This guest post was authored by Meredith Karasch
Buried within the State’s 2012-2013 budget, is a new provision that may have the effect of suspending portions of the Brown Act. In an effort to reduce expenditures, the budget suspends reimbursement to local agencies for costs of posting agendas. Under Government Code section 17581, the state may suspend mandates as part of its budget process. If a particular mandate is suspended, the local agency is not required to follow the statute (or portion thereof) which has been identified in the state’s budget act as being one for which reimbursement is not being provided for that fiscal year. This year’s budget has identified the “Open Meetings Act/Brown Act Reform” as one of the mandates it is suspending. Therefore, the new budget appears to suspend requirements that local agencies comply with the Brown Act.
However, your agency may not want to act too quickly in declaring open government a thing of the past. First, the California Constitution requires public access to governing board meetings and the Brown Act states that the posting and agenda requirements are necessary to implement this provision. The Brown Act itself declares “complete, faithful, and uninterrupted compliance with the Ralph M. Brown Act . . is a matter of overriding public importance. Unless specifically stated, no future Budget Act, or related budget enactments, shall, in any manner, be interpreted to suspend, eliminate, or otherwise modify the legal obligation and duty of local agencies to fully comply with [the Act] in a complete, faithful, and uninterrupted manner.”
Further, section 17851 only allows suspension of the portion of an act that requires reimbursement. Under the Brown Act, the only reimbursement is for the cost “to post a single agenda.” There are many provisions of the Act beyond the posting requirements. For example, it seems likely that the legislature did not intend to suspend any part of the Act involving having an agenda that identifies items for discussion or closed versus open session discussions. Even more important, AB 1464 likely does not suspend the provisions of the Brown Act that allow citizens to sue to enforce the provisions of the Brown Act. Thus, it is not at all clear that any provision has actually been suspended in any meaningful way.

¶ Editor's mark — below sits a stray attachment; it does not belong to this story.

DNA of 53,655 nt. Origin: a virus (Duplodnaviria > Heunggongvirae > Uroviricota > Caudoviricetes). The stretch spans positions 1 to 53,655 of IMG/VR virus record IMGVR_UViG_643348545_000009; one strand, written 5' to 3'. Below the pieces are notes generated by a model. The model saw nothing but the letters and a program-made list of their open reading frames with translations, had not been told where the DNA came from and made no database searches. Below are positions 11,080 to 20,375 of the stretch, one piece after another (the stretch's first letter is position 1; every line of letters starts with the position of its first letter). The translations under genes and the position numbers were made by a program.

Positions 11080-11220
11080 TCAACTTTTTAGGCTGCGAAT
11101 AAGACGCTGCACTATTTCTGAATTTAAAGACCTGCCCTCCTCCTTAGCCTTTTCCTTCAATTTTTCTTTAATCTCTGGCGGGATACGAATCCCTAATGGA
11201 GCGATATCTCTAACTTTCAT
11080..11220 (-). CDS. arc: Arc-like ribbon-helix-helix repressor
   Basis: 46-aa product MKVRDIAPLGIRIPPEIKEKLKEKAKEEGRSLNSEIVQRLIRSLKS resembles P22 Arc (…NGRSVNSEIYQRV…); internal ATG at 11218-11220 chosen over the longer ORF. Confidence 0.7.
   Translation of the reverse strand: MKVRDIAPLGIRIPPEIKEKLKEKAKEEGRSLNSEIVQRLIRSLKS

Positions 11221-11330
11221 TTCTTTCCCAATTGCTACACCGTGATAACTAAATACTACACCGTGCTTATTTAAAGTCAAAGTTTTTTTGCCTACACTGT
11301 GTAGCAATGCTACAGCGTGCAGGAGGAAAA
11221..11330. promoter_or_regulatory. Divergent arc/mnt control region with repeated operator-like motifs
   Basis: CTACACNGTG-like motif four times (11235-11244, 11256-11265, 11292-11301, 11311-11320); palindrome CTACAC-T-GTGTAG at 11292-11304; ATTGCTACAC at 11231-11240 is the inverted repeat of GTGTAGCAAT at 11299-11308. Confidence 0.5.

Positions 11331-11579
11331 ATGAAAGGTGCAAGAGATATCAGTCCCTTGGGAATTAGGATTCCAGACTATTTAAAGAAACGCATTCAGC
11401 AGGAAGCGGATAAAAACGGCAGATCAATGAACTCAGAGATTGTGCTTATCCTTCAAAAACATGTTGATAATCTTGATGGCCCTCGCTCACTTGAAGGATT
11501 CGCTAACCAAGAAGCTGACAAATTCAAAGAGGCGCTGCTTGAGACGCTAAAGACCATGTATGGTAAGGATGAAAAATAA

On a practical level, agencies may also want to consider that the Brown Act was enacted in 1953 and is ingrained in local government culture. For this reason many agencies may have their own policies and ordinances that require open meetings and posting of an agenda. School and community college districts are also bound by the Education Code to follow the Brown Act in having open meetings and posting agendas. (Education Code §§ 35145, 72121) These sections also expressly allow citizen suits to enforce these provisions. Finally, local entities gain trust from the community when there is transparency in government. This is an important consideration especially given the minimal cost to the agency of complying with the posting requirements, much of which is accomplished on-line. Even if legal arguments do not persuade you, the political effects of failing to comply with the Brown Act may be enough to keep your agency complying with open meeting laws.